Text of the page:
National Technology Accelerator Challenge (NTAC) for Maternal Health: The goal of this prize challenge was to develop innovative diagnostic technologies to help improve maternal health by diagnosing conditions related to maternal morbidity and mortality.  Winners included a home-based diagnostic tool for surgical site infections and anemia for post-cesarean deliveries, a maternal obstetrics monitoring sock, a near-infrared spectroscopy platform to diagnose maternal hemorrhage and fetal distress during pregnancy, a wearable ultrasound/electrochemical sensor for maternal health surveillance, and a POC diagnostic tool for preeclampsia and anemia in pregnancy. 

D. New Prize Challenges 

NIH Long COVID Computational Challenge (L3C): Lead by Drs. Taylor Gilliland and Qi Duan, this challenge seeks to spur and reward the development of AI/machine learning (ML) models to identify which patients with COVID-19 are more likely to develop Long COVID. Submissions are due by December 15, 2022. 

Virtual 2022 Synthetic Biology Consortium Meeting: This meeting will be held on December 14, 2022, and the theme is “Control theory approaches to create reliable/robust synthetic biology tech, tools, and processes.” There will be pre-meeting breakout sessions and it will showcase NIH-funded research from Synthetic Biology Consortium IC programs as well as provide networking sessions with NIH program staff.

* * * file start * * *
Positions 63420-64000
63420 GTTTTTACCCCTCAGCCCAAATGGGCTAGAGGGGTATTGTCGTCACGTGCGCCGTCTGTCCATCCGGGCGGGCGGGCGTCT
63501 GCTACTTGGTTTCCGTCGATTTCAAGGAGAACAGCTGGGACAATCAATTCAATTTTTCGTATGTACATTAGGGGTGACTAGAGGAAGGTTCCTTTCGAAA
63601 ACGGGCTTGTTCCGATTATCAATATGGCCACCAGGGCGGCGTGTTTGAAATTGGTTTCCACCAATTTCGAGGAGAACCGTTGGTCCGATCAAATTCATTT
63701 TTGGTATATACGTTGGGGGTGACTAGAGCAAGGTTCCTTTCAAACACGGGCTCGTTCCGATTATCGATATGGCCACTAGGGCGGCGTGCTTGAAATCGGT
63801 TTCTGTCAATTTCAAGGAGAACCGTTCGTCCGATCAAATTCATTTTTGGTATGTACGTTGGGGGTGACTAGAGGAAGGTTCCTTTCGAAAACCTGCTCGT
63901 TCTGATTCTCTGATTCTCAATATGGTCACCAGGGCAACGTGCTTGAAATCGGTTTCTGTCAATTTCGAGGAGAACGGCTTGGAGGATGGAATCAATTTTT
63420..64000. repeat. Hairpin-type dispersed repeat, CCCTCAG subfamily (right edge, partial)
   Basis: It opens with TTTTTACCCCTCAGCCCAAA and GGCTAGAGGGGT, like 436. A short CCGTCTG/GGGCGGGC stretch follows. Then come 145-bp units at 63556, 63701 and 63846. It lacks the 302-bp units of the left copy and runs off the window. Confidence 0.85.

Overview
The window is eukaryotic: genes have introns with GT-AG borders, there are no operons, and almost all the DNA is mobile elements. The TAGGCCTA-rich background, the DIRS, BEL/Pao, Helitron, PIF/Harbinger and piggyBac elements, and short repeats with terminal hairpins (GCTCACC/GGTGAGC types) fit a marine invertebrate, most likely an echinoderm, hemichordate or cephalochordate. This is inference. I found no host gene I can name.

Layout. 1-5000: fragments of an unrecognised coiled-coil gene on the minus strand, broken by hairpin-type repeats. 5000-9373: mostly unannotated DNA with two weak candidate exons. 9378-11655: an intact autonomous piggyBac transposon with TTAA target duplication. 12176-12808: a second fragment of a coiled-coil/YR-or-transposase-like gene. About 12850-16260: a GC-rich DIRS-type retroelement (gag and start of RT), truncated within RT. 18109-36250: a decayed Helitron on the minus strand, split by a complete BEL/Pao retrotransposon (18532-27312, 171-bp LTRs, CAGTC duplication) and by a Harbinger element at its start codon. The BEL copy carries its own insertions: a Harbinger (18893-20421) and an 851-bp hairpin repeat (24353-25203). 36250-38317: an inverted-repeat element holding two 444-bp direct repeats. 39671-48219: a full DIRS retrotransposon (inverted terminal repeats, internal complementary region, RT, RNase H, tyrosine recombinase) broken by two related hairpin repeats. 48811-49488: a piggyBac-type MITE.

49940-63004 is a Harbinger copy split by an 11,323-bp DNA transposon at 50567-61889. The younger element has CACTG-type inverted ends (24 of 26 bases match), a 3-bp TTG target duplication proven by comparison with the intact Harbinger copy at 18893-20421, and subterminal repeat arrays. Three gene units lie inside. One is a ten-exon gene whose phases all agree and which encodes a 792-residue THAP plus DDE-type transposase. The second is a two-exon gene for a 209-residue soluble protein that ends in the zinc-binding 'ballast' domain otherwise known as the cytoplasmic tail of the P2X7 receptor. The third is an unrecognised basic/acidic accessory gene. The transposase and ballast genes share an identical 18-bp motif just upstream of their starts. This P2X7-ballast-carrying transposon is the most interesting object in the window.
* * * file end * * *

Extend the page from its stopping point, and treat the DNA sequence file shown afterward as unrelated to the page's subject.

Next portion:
Interagency Modeling and Analysis Group (IMAG) digital twins: Along with the National Academies of Sciences, Engineering, and Medicine (NASEM), IMAG will launch an 18-month roadmap study that will bring digital twin approaches to biomedical, earth and environmental systems, and aerospace engineering challenges. More information can be found at the NASEM website

E. Intramural Research Program (IRP) and Extramural Staffing Updates 

  • Kaitlyn Sadtler, Ph.D. received an honorary doctorate from the University of Maryland. 
  • Hari Shroff, Ph.D. is taking on a new position at the Howard Hughes Medical Institute’s Janelia Research Campus. He will maintain ties with NIBIB and NIH in his new position. 
  • The Instrumentation Development and Engineering Application Solutions (IDEAS) Lab has officially joined NIBIB’s IRP. Composed of eight engineers, the lab has 40 active projects and collaborations with 18 NIH Institutes and Centers. This service provides engineering, computation, and prototyping expertise.